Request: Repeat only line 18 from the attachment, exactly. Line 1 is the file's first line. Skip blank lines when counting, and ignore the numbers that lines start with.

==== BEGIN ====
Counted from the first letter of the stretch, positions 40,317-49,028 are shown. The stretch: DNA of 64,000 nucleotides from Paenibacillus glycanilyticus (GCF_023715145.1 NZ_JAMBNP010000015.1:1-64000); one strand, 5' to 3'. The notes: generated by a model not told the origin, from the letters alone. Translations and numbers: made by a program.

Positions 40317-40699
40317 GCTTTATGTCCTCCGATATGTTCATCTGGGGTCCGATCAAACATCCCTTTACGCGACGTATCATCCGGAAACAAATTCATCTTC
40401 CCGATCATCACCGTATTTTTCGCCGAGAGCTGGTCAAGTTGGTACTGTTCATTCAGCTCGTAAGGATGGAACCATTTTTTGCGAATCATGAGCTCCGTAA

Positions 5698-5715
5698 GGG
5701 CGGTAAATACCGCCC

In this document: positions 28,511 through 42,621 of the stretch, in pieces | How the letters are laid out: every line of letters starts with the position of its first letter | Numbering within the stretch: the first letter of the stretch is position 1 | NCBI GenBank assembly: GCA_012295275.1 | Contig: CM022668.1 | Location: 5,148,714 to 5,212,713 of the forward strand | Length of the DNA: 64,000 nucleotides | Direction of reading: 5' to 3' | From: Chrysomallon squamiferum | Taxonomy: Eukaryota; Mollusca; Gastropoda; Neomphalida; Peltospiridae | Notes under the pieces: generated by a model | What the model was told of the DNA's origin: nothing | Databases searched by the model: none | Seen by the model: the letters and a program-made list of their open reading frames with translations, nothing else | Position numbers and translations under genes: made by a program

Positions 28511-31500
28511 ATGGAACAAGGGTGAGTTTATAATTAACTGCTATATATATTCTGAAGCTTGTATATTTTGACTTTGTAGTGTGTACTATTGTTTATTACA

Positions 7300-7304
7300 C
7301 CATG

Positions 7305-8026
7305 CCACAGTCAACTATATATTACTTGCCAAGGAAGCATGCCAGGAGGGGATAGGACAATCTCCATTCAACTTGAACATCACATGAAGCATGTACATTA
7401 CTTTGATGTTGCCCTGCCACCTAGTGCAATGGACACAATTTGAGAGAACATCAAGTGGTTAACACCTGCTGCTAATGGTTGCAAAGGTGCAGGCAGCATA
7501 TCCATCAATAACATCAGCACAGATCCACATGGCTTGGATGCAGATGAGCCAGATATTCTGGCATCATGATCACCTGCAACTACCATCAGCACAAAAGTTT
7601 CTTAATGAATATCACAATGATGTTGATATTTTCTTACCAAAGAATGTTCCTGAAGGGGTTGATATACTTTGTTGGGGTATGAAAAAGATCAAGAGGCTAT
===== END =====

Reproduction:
7601 CTTAATGAATATCACAATGATGTTGATATTTTCTTACCAAAGAATGTTCCTGAAGGGGTTGATATACTTTGTTGGGGTATGAAAAAGATCAAGAGGCTAT